By Mark Hallum
Rentar Development, the owners of 66-26 Metropolitan Ave. in Middle Village, may be looking to revamp their building, vacated by two big retailers recently, to attract new tenants and prevent the space from becoming a ghost town.
July saw Kmart closing its doors for good; that was preceded by Toys R’ Us after the company filed bankruptcy in January. Now, the developers are seeking permission to modify the building for additional truck loading bays.
Community Board 5 will take a vote on Rentar’s proposal at the Jan. 9 meeting, which could control the fate of whether or not the commercial space will find a fresh suitor.
Gary Giordano, CB 5’s district manager, said that although he is not opposed to the application to the city Dept. of Transportation, he does not believe there has been adequate time for the advisory board to really examine the plans and analyze its impacts to the community.
“I doubt that noise would be a major issue over on the front of Metropolitan, because of the cemetery across the street and really no houses right there. I think navigation into the loading bay could be an issue,” Giordano said.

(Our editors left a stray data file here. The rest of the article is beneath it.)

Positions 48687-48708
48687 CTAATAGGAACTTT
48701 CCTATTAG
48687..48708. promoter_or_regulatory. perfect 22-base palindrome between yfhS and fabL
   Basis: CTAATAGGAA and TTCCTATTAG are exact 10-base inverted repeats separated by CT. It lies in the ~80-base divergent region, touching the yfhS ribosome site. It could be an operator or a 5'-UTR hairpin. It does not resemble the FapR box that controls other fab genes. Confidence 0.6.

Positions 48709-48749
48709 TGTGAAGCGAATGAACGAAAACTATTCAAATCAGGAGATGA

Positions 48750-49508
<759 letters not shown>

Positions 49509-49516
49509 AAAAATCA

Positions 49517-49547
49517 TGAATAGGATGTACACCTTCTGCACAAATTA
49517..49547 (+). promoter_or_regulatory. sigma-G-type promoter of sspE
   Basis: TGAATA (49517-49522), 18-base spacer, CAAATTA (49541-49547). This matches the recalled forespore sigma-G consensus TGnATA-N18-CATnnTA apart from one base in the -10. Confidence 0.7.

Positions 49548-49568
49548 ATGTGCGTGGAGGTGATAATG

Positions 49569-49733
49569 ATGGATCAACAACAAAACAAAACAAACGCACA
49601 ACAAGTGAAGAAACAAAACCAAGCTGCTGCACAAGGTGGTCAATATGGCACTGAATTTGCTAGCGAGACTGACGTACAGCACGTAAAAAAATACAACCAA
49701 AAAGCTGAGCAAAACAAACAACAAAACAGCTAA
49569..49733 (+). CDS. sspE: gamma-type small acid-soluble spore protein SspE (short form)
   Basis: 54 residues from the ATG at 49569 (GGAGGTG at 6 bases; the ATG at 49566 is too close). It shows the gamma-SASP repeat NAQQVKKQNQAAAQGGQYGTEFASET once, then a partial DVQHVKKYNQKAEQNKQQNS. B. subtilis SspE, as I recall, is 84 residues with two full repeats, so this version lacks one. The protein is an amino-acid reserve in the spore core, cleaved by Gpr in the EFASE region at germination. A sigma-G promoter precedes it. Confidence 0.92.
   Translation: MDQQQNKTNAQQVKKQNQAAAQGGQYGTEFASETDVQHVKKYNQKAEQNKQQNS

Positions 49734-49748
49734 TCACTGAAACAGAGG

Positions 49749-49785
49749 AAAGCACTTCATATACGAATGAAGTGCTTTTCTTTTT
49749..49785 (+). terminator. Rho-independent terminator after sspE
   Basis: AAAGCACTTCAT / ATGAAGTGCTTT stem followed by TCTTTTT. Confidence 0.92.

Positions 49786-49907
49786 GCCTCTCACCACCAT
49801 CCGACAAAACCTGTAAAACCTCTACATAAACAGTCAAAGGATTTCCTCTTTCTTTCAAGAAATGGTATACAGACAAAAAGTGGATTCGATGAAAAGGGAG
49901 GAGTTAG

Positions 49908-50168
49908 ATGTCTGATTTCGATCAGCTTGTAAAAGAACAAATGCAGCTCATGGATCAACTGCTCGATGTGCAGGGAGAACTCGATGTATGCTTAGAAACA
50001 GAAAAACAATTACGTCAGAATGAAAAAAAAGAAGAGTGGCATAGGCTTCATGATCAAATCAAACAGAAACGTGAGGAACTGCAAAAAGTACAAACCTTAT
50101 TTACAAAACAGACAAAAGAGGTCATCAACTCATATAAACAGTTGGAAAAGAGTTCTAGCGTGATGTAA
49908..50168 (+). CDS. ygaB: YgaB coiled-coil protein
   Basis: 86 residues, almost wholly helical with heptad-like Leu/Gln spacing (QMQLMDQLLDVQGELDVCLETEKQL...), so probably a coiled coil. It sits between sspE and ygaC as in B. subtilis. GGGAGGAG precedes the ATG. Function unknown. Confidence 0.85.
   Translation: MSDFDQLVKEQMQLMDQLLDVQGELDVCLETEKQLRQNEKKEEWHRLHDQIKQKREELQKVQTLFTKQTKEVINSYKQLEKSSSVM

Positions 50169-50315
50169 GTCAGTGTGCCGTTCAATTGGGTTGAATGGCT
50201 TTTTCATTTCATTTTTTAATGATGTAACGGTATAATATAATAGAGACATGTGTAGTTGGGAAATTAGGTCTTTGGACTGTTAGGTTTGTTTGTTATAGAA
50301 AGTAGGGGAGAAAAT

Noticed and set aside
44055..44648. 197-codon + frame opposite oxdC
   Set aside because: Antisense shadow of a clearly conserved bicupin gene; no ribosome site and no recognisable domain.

“This is one of those things where they want the recommendation quickly. This recommendation is due the 10th, the day after the board meeting; so this is not going to be as organized as we usually are,” Giordano added, expressing concern for pedestrians on the sidewalk as well. “How easy is it going to be for tractor-trailers to back into the proposed loading bays?”
Dennis Ratner, the president of Rentar Development, could not be reached for comment, but the company kicked up its search for new tenants once Kmart announced Rentar Plaza’s location would be among its locations shuttering in October.
Ratner said in September the company was not even close to finding a company willing to set up shop. Two retaining wall-enclosed gardens will have to be removed if the loading bays are constructed.
Rentar Plaza is not the only commercial real estate struggling with the brick and mortar store bust.
With Macy’s closing hundreds of stores in 2017, including the Douglaston Plaza location, Ashkenazy Acquisition Corporation, which owns the shopping center, was forced to take a strong look at how they could stay profitable.
The company turned to Lowe’s Home Improvement to reinvent the space for their use and fill a hardware store demand only being met by a retail outlet 10 miles away in Long Island.
Ashkenazy was forced to buy MovieWorld out of their space in the shopping center, displacing the business to cater to the larger corporation’s retail space needs.
Extensive modifications to the building were required which led to a contentious Community Board 11 meeting and the eventual vote to advise the Board of Standards and appeals to approve the Lowe’s variance.
Reach reporter Mark Hallum by e-mail at mhall